Maria Louisa Charlesworth (1819-1880) was the daughter of Rev. John Charlesworth and Elizabeth Charlesworth (née Beddome). She never married.
Maria Charlesworth was a visitor in her father's parish from a young age. She drew on her experiences for "The Female Visitor to the Poor". "Ministering Children", set in a town modelled on Ipswich. It sold over 300,000 copies during her lifetime. It was especially popular as a 'reward book' for Sunday school prizes, and was translated into French, German and Swedish.
On her father's death in 1864 Maria Charlesworth lived for a while with her brother Rev. Samuel Charlesworth in Limehouse and then sent up a ragged school and a mission in Bermondsey. She retired to Nutfield in Surrey, where she died on 16 October 1880.
See Wikipedia article on Maria Louisa Charlesworth
There are several references to Maria Louisa Charlesworth in the family biographies.
Not far from Limpsfield, in the lovely village of Nutfield, lived her sister-in-law, Maria Louisa Charlesworth, whose name is so well known, and whose memory is so cherished as the author of Ministering Children and many other works written for the young. Intercourse with a dear relative of such a kindred spirit to her own, and with the aged mother living with her at Nutfield, gave an added charm and interest to the life at Limpsfield.
Miss Maria Charlesworth, my mother's aunt, the author of that mid-Victorian classic, "Ministering Children", lived in a charming little house in the old-fashioned Surrey village, Nutfield. Miss Charlesworth would very often lend "The Cottage" to the Limehouse family, who would come back joyfully to the green beauty and sunshine of their beloved Surrey.
"A Rector's Daughter in Victorian England", an autobiography by Maud Ballington Booth:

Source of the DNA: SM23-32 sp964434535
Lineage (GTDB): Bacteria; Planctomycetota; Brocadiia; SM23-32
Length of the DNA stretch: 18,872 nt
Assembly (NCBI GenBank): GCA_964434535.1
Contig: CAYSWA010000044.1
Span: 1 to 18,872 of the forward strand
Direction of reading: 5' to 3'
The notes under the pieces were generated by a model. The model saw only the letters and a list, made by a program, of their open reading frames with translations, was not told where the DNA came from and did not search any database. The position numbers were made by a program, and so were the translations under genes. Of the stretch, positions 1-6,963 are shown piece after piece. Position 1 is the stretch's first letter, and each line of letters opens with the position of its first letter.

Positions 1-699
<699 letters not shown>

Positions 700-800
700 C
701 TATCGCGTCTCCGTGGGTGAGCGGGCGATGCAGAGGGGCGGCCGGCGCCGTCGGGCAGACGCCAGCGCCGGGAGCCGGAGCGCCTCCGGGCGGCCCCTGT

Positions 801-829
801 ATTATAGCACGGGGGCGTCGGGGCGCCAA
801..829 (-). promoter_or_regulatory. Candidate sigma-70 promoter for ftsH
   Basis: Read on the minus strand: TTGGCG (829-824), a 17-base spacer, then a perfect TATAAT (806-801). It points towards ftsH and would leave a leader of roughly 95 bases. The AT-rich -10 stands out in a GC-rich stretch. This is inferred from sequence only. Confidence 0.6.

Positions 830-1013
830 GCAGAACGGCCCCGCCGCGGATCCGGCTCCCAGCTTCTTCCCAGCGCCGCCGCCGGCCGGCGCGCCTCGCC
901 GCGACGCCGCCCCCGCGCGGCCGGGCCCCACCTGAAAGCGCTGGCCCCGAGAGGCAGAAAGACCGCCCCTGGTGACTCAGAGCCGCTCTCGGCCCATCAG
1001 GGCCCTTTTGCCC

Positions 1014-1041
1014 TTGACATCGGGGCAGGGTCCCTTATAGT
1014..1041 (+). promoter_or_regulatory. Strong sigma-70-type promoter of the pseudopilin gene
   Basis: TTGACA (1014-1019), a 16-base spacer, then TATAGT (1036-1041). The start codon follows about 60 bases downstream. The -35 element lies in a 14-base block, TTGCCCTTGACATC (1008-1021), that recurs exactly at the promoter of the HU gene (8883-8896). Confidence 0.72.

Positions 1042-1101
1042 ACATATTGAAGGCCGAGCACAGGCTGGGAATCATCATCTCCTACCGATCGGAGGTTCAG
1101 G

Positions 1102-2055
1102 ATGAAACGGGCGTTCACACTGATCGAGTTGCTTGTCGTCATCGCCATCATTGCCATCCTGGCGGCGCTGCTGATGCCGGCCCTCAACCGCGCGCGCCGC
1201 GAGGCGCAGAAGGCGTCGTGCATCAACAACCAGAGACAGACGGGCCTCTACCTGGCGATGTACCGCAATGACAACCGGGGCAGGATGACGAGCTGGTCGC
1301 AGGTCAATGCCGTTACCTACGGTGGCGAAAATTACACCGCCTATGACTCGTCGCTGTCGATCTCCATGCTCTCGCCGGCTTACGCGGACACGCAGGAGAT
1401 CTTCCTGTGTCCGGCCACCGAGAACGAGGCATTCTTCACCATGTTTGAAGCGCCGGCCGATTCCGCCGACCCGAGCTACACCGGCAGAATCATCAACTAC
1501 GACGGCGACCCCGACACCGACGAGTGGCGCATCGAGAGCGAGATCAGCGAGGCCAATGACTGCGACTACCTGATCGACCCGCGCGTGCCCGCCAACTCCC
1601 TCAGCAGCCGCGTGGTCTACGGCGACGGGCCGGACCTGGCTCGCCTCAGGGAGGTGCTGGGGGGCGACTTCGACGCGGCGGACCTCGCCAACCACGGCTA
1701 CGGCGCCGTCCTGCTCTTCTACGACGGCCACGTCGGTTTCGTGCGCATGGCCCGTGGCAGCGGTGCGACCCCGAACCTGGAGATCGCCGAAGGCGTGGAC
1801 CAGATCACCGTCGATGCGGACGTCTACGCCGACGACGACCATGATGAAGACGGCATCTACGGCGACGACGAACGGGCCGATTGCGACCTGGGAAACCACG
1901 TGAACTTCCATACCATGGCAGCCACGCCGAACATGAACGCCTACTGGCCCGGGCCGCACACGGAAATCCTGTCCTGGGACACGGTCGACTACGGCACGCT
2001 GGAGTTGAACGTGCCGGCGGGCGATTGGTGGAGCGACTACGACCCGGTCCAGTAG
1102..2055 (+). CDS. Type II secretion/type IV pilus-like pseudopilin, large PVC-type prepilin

We often used to visit Aunt Maria Charlesworth's home. She was an authoress very well known in Victorian days because of her books for children. "Ministering Children" was the most popular and had been translated in several languages. She also wrote about English village life, which she knew well. She had a beautiful white dog which I loved dearly, as well as ring doves in a wicker cage and several hives of bees. Like our aunt, her cook-housekeeper was our good friend. She was an apple-faced, good-natured countrywoman, and her spotless kitchen was a place of delight. Miss Charlesworth had a wonderful speaking voice like my father, her brother, [Rev. Samuel Charlesworth] had. They were musical, resonant voices that almost used to sing and vibrate through the listener's nerves. She used to read Shakespeare's plays to us, and though I was too young to understand them, I was fascinated by strange words and varied tones.
There is a problem about the following. Her books were popular, and were reprinted a lot. There were British and American publications, and other multiple publications. I have tried to find reputable first dates, but I may be wrong! Also, since some of her books were so popular, such as "Ministering Children", chapters or stories from these books were reprinted by themselves. I have tried not to include those. There are also reprints under different titles, for example "The Old Looking Glass" was also reprinted under the title "The Broken Looking Glass".
Since "Ministering Children" was her most popular, I have made my own text version of it here.
|1846||The Female Visitor to the Poor||Records of Female Parochial Visiting|
|1848||A book for the cottage||The History of Mary and Her family|
|1849||Letters to a friend under affliction|
|1849||A letter to a child|
|1850||The light of life||Dedicated to the young|
|1853||Sunday afternoons in the nursery||Familiar Narratives from the Book of Genesis|
|1854||Ministering Children||A tale dedicated to childhood|
|1856||Africa's Mountain Valley||The Church in Regent's Town, West Africa|
|1856||The cottage and its visitor||revised edition of The Female Visitor to the Poor|
|1856||The Sabbath given, the Sabbath lost|
|1858||The ministry of life|
|1860||India and the East||A Voice from the Zenana|
|1861||England's yeomen||From life in the nineteenth century|
|1863||The sailor's choice||Little Lenny's friends on the shore|
|1866||A sequel to Ministering Children||Vol II|
|1870||The last command|
|1871||Where dwellest thou?||The inner home|
|1872||Eden and heaven|
|1876||Oliver of the mill||A tale|
|1877||The old looking-glass||Mrs. Dorothy Cope's recollections of service|
Maria Louisa Charlesworth - Personal estate under £5,000. - Resworn January 1882 under £6,000.
29 October. The Will of Maria Louisa Charlesworth late of the Cottage Nutfield in the County of Surrey Spinster who did 16 October 1880 at the Cottage was proved at the Principal Registry By the Reverend Samuel Beddome Charlesworth of the Rectory Limehouse in the County of Middlesex Clerk the Brother the sole Executor.
© Jo Edkins 2015 - Return to Beddome index